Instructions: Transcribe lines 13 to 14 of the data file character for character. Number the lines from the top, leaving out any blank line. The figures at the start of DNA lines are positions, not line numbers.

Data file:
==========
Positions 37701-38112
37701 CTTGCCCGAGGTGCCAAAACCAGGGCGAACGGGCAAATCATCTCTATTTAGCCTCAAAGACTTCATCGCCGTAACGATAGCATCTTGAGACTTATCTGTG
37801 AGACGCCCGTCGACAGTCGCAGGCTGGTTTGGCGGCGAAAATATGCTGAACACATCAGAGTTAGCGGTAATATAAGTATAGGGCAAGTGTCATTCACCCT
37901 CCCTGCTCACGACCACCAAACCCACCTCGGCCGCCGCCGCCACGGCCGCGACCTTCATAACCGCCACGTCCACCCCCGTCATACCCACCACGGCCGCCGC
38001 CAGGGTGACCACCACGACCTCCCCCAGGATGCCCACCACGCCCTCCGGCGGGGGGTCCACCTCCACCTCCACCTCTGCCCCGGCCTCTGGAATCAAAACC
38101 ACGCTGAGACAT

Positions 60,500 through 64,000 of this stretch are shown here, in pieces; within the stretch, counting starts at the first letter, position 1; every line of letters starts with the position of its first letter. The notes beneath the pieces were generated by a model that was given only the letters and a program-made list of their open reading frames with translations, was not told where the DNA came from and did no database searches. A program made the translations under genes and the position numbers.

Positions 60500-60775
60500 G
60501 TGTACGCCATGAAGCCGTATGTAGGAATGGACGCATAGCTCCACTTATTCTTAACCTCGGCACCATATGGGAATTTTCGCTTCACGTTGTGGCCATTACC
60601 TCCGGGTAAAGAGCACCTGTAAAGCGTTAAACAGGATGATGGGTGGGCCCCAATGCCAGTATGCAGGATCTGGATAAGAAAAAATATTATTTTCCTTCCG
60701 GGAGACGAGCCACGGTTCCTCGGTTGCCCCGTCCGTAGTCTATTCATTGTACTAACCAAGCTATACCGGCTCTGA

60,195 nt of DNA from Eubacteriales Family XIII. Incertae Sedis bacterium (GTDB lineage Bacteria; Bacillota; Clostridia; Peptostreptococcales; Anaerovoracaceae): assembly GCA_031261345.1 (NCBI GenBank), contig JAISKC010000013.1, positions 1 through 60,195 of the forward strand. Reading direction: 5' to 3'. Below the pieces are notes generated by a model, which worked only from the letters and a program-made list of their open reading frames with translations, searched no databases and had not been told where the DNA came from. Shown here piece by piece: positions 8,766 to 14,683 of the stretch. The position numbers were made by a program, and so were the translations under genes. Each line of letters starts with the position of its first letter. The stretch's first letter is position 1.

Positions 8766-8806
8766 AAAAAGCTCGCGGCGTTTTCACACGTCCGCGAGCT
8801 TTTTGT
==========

60,195 nt of DNA from Eubacteriales Family XIII. Incertae Sedis bacterium (GTDB lineage Bacteria; Bacillota; Clostridia; Peptostreptococcales; Anaerovoracaceae): assembly GCA_031261345.1 (NCBI GenBank), contig JAISKC010000013.1, positions 1 through 60,195 of the forward strand. Reading direction: 5' to 3'. Below the pieces are notes generated by a model, which worked only from the letters and a program-made list of their open reading frames with translations, searched no databases and had not been told where the DNA came from. Shown here piece by piece: positions 8,766 to 14,683 of the stretch. The position numbers were made by a program, and so were the translations under genes. Each line of letters starts with the position of its first letter. The stretch's first letter is position 1.

Positions 8766-8806